A weird hexagon pattern on Saturn that’s as big as the Earth has changed color—and nobody knows why

Spot the difference.
Spot the difference.
Image: NASA/Cassini
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In a list of wonders in our solar system, Saturn’s hexagon ranks high. Discovered by the Voyager mission in the 1980s, it’s a cloud pattern that swirls around the north pole of the ringed planet. Each side of the hexagon is longer than the diameter of the Earth, and its total surface area (192 million square miles) is almost exactly the same as Earth’s (197 million square miles).

Image: NASA/Cassini

Also, it turns out that the hexagon can change color. As you can see in the image above, in November 2012 it looked blue. Four years later, it’s now almost completely yellow. Nobody knows why, but this is what we do know about this strange saturnine phenomenon.

When Voyager first spotted the cloud pattern on Saturn, scientists thought that the hexagon may have been a creation of a one-time storm on the gas giant. However, when Cassini saw the pattern was still there three decades later, scientists needed another explanation.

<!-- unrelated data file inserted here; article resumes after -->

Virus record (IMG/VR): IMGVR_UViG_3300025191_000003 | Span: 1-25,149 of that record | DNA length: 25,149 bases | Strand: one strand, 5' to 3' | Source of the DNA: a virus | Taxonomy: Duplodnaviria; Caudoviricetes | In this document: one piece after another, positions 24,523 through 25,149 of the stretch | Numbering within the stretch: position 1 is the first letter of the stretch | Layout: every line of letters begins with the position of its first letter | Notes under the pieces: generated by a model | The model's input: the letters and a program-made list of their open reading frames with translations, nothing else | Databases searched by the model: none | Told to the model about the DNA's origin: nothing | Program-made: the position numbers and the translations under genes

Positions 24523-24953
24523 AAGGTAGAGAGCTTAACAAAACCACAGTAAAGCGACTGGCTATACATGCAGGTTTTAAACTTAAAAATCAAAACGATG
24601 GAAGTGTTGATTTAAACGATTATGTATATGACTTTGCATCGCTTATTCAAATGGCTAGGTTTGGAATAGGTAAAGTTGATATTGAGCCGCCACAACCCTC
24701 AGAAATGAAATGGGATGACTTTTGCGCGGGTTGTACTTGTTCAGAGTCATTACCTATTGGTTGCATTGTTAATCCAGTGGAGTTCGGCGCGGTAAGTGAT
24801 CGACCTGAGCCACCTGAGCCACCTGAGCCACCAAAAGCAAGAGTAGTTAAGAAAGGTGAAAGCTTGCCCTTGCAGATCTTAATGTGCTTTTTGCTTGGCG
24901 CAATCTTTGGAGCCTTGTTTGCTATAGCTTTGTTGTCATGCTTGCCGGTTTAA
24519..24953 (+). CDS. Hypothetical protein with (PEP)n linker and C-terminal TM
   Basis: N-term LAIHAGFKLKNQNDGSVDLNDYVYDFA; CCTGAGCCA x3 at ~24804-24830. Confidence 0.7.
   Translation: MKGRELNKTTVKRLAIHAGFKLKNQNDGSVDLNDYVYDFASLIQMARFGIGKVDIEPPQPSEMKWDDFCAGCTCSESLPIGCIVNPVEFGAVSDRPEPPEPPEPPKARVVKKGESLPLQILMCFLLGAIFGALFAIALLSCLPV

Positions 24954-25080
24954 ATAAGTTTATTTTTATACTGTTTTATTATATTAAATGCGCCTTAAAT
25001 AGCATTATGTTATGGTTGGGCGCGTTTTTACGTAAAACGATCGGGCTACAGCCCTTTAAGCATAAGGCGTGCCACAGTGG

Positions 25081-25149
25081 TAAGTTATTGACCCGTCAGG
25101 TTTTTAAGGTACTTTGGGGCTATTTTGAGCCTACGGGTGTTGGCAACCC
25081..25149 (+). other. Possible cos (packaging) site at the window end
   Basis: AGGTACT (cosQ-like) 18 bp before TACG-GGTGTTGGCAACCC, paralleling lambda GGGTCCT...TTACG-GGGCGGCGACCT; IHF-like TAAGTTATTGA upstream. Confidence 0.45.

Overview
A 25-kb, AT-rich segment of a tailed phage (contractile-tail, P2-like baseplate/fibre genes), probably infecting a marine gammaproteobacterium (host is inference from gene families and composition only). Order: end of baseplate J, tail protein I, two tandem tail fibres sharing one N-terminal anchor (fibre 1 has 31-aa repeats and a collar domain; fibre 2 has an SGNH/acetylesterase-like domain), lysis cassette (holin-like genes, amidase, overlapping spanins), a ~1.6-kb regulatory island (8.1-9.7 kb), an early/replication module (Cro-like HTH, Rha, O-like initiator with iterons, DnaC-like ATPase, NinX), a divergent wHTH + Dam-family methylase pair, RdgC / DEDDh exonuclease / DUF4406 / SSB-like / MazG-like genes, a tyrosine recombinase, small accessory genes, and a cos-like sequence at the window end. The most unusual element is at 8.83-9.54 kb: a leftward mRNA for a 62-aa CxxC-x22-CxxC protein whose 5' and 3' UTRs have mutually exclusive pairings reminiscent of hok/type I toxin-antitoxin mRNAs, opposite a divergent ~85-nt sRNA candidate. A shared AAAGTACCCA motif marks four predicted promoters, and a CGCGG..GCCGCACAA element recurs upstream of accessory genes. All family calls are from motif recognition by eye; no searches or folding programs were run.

In 2011, researchers at the University of Porto came up with one. Their mathematical model suggested that different wind speeds at various altitudes of Saturn are responsible for the striking geometric pattern. They created a lab experiment to see whether the model held up, and it did:

As for the color, scientists think it’s down to chemicals generating a haze that changes with the seasons. Summers on Saturn last about seven years. Currently, the planet’s north pole is approaching the peak of summer, with the solstice in May 2017. As the atmosphere heats up, the proportion of chemicals that cause the reflection of yellow light may increase.

The hexagon is a kind of six-sided jet stream of fast-flowing gases. The structure stops haze particles from outside the hexagon from mixing with those inside. That may be why the hexagon’s color looks different to the rest of the clouds on Saturn.

But that’s just one theory. We won’t know for sure what’s really going on until a space probe like Juno (which is around Jupiter now) is sent to Saturn to collect the specific data we need for a more definitive answer.